United for maximum impact
Pastor Ray McCauley is the president of Rhema Family Churches and co-chairman of the National Religious Leaders Council
THIS past week saw the launch of a multisector campaign against violence towards women and children. The sectors included faith-based organisations, the government, business and other civil society organisations.
It started with a briefing to the media last Tuesday and climaxed with Deputy President Cyril Ramaphosa attending and addressing the Rhema Bible Church on Sunday during its launch.
Though supported and run in partnership with the Ministry in The Presidency responsible for Women, Children and People with Disabilities, the Ministry of Police and the Gauteng provincial government, what gets me motivated is the partnership with and involvement of civil society in the campaign.
Violence against women and children is a societal matter and a sectarian approach in dealing with it will not take us far. It is the kind of challenge that should see us placing our differences aside, uniting as a nation to tackle a national problem.
The government will not be able to resolve it alone, a point emphasised by Ramaphosa, and neither will civil society or the police.
We need a partnership and I’m hopeful that working together will make a dent in the problem.
We have seen and read about a spate of violent attacks against women and children in the recent past. But we know that the ugly phenomenon is by no means limited to the high-profile cases highlighted in media reports – there are a lot of women and children in rural areas and townships who are suffering but don’t get media coverage.
For us to effectively deal with the problem, we need to understand what it is. The reality is that gender-based violence is a crime of power, one that seeks to uphold patriarchal laws and control the female body in the framework of historically unequal power structures between men and women. It’s a problem that belongs to society and therefore a crime by society.
According to a Statistics SA survey last year, one in every five South African women older than 18 has experienced physical violence. Four in 10 divorced or separated women reported physical violence and one in every three young South Africans experienced some form of sexual abuse in their lives.
The numbers are shocking and should inject a sense of urgency in all of us in dealing with the problem.
It’s because of such stats and our deep conviction about gender equality that we, as religious leaders, thought to unite with other stakeholders in our society and with our government in order to speak with a united voice to highlight the problem and stand up against it, hence the campaign.
The objectives are for all South Africans to stand up against violence towards women and children and to heighten national consciousness about the issue. The campaign launch was deliberately planned for the week preceding Women’s Month as we thought it fitting to not only honour women, but to stand up against their abuse.
The campaign is not a one-off. We’re planning to roll out activities once a month until the 16 Days of Activism for No Violence Against Women and Children Campaign in December.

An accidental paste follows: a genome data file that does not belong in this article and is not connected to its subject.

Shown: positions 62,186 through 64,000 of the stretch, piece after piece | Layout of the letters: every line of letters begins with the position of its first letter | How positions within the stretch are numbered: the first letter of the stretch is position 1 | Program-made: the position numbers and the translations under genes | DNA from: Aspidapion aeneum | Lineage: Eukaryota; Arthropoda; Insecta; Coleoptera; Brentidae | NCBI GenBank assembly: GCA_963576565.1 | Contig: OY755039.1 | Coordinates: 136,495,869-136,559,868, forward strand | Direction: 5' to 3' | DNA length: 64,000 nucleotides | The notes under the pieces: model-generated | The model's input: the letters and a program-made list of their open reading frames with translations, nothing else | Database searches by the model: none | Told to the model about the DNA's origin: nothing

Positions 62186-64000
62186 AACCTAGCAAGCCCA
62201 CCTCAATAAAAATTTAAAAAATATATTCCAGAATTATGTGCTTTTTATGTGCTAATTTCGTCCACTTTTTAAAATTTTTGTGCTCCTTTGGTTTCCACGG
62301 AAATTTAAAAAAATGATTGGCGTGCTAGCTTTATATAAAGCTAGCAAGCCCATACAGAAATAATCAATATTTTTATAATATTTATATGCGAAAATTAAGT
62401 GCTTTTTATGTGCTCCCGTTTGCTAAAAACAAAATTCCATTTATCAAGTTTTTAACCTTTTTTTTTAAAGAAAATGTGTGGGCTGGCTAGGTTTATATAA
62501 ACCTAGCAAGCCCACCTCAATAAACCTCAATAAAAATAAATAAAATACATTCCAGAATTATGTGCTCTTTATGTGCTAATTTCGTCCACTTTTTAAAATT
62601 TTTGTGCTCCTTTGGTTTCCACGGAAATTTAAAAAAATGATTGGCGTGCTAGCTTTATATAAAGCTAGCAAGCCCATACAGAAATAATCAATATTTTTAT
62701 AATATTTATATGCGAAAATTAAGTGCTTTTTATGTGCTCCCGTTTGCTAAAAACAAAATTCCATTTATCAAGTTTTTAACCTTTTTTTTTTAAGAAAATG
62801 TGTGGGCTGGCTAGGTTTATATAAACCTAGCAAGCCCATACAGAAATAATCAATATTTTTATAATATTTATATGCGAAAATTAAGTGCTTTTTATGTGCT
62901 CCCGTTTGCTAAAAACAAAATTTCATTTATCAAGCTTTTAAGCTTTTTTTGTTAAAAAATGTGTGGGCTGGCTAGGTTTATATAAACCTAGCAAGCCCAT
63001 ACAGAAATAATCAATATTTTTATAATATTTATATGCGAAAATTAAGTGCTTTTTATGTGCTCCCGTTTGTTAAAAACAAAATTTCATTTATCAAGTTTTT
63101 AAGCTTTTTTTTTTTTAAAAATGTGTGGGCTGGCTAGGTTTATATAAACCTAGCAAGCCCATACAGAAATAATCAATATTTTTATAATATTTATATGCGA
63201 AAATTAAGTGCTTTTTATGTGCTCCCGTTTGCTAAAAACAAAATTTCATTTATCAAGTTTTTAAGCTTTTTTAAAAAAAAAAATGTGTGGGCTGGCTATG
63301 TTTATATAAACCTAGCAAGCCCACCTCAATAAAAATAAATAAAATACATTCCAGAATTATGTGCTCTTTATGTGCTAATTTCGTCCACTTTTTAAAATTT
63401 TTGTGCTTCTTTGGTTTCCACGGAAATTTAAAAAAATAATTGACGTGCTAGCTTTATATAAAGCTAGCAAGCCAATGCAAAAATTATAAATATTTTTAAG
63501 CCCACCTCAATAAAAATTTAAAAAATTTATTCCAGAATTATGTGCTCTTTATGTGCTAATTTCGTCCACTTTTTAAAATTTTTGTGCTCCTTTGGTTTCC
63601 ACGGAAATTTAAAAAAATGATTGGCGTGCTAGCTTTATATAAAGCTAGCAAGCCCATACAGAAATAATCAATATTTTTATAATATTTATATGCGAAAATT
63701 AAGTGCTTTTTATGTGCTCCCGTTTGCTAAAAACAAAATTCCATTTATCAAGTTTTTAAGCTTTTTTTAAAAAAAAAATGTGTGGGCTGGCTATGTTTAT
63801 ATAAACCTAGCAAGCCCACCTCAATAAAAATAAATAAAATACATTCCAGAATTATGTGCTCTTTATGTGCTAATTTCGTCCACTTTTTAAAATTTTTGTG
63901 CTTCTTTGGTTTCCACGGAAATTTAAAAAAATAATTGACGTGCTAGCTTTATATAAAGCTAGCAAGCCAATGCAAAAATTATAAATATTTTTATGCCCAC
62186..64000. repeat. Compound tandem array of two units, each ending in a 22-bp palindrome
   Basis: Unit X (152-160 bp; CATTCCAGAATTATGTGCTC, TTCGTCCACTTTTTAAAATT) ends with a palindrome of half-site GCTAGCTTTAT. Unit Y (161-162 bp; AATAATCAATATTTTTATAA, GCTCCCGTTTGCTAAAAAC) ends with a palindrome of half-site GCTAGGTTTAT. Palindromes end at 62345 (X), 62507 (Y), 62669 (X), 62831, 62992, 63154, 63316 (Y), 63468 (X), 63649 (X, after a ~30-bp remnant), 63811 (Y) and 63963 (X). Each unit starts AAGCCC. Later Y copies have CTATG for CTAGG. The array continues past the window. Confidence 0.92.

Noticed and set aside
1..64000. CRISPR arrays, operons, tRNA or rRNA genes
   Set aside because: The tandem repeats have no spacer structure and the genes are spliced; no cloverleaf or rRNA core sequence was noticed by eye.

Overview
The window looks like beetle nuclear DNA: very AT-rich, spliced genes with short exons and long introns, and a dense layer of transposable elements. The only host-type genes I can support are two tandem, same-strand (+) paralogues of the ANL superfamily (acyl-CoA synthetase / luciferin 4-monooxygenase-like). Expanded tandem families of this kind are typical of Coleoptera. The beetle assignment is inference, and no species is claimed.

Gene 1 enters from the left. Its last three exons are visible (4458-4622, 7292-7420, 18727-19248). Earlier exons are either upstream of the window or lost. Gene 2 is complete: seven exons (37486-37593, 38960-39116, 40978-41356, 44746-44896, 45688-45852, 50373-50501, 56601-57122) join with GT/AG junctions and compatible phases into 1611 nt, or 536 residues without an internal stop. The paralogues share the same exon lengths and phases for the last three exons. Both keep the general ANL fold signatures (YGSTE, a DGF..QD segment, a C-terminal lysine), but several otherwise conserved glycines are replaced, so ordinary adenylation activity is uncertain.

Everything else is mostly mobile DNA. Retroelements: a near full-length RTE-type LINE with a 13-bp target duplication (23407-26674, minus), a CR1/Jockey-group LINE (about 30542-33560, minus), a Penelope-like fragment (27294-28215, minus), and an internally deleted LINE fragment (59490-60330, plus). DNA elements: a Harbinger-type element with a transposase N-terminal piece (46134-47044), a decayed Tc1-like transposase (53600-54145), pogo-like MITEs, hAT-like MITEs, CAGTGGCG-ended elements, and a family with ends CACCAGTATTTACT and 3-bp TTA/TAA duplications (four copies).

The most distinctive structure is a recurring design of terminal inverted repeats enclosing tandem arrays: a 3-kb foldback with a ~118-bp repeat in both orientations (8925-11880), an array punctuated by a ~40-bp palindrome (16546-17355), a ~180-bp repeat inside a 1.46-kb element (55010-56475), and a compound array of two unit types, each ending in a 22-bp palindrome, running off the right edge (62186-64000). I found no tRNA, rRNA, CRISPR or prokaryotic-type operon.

We encourage every sector and stakeholder to do the same in their spheres of influence so that together we can have the maximum impact.
One activity we can all rally behind is the Thursdays in Black, a national and international campaign of solidarity and advocacy against all forms of sexual and gender-based violence. This is a simple but powerful campaign in which people throughout the world wear black as a symbol of strength and courage, representing solidarity with victims and survivors of violence, and calling for a world without rape and violence. This can be an effective way of taking a personal stance against attitudes that perpetuate violence against women and children. It can raise public consciousness.
But we should go beyond simply wearing black. There are sectoral interventions we can make.
In the religious community, we need to interrogate how some of our beliefs and practices contribute to the oppression of women and children.
The history of my faith, Christianity, shows that in its early days it had a great appeal to women. It still does. In a world where women were viewed as household property or second-class citizens, it is conceivable that women were drawn to Christianity because its central figure, Jesus, elevated their worth and status.
The Bible has numerous stories where Jesus showed extraordinary kindness and care to women – even women whom churches would reject today. The question we need to ask is: Where, therefore, do Christianity’s beliefs and practices that oppress women come from? We need to isolate those and scripturally interrogate them.
In education, we need to examine the school curriculum, both overt and hidden, and how it might be contributing to gender discrimination. The portrayal of women in the media and communications industry in general – the objectification of women’s bodies is prevalent in our mass media – and we need to start conversations in newsrooms about this.
The same applies to the workplace where even in the 21st century there are ideas and practices (for example unequal pay, diminished responsibilities, positional bias and glass ceilings) that suggest women are inferior to men.
It’s when we begin to interrogate these and have discussions in our spheres of influence that we will begin to make a dent in violence against women.
SHOCKING: Statistics show one in five women experience physical violence. Four in 10 divorced or separated women have reported violence and one in three youths have been sexually abused.